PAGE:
She is also a role model in her personal life. She has two children who were born two years apart, and when the second child arrived, the first child, a boy, stopped talking. He was soon diagnosed with Autism, and two years later, Susan received the same news regarding her daughter. Never daunted, she is now a single mom, who with pride and passion is raising two children with Autism and working to educate caregivers on the care and treatment of patients with Autism and Autism Spectrum Disorder.

She has researched, written, taught, and spoken on the topic anywhere and everywhere in her belief that she was “called” to be an advocate for these children and their families.

As far as her staff is concerned, there is not a harder working, more inspiring, more motivated, or deserving nurse anywhere.

Kathleen Mulholland, RN

Administrative Public Health Nurse, Office of School Health
New York City Department of Health and Mental Hygiene
New York, N.Y.

In her role as Administrative Public Health nurse for Staff Development, Kathleen is dedicated to providing nurses with the knowledge and skills they need as school nurses, serving 1.3 million NYC schoolchildren. She has expanded the program and updated curriculum modules to ensure that content keeps up with current trends in school health nursing practice and procedures.

She coordinates annual staff development training for more than 1,500 school health employees, providing services to 1,800-plus public and nonpublic schools in the city, has worked on establishing a formal school nurse preceptorship program to equip preceptors with mentorship skills, helped to develop the nurse workshop, BEAT DIABETES Training program, and conducted surveys as part of training needs assessments.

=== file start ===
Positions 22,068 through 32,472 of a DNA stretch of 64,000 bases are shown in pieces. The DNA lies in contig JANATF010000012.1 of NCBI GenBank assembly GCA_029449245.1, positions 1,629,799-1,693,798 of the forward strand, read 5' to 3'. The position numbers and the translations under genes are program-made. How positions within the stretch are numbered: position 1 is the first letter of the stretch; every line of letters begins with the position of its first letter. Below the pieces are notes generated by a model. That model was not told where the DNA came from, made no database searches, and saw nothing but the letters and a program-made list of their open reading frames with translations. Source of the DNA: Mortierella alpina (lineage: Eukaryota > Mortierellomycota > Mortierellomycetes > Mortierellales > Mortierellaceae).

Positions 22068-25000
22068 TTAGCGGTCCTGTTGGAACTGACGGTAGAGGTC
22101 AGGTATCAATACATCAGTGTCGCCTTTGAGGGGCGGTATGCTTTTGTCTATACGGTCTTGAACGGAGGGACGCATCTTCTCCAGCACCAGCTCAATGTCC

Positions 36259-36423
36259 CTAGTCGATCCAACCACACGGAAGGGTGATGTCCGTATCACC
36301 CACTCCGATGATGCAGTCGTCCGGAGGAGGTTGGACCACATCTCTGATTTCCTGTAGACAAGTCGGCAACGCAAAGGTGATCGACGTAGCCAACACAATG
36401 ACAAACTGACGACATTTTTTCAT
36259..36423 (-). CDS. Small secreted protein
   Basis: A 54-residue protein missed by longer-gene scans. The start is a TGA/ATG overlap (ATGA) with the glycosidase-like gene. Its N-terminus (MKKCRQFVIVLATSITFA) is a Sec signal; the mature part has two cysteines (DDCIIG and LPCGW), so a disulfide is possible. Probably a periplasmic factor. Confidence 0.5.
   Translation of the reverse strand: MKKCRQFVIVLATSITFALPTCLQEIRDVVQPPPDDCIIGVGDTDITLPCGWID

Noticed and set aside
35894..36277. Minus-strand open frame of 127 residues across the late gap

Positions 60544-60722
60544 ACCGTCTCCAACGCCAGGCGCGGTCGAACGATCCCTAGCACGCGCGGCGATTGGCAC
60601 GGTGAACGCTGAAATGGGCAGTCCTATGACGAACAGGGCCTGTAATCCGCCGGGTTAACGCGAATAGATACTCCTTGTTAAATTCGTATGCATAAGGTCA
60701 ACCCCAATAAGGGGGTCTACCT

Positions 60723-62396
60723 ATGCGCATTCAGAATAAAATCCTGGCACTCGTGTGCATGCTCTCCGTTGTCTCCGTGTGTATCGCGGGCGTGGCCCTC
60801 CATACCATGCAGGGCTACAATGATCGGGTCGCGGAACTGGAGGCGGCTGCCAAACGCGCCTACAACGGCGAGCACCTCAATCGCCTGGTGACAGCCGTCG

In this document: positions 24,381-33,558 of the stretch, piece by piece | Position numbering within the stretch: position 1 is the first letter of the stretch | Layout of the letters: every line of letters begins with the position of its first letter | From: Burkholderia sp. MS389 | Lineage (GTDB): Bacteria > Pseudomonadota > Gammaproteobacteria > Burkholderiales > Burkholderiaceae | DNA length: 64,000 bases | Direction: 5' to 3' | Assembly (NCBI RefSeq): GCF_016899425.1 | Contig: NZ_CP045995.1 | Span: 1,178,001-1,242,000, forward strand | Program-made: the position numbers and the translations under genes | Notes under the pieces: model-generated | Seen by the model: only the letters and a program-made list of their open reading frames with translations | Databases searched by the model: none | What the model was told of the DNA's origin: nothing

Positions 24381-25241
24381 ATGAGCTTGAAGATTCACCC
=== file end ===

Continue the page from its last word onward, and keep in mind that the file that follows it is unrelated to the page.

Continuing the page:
A true believer in empowering nurses through training and education, Kathleen is part of a committee that is working on a grant to develop an RN-to-BSN Track with a focus on school health. She holds a BSN and a master’s in Public Health, is the recipient of the department’s 2008 Distinguished Service Award, has written articles and contributed to numerous CNE activities, and has used every training opportunity as a means for nurses to obtain CNEs. She has volunteered in NYC emergency preparedness activities, has been part of the City Anthrax Point of Dispensing and the Flu Point of Dispensing Units, and has participated in drills conducted by the Department of Health and Mental Hygiene.

A member of the National and State Associations of School Nurses, Kathleen is known as that supportive, customer-service, go-to person, who “aims for perfection” even amid challenges and obstacles.

By | 2020-04-15T14:52:43-04:00 March 23rd, 2009|Categories: New York/New Jersey Metro, Regional|0 Comments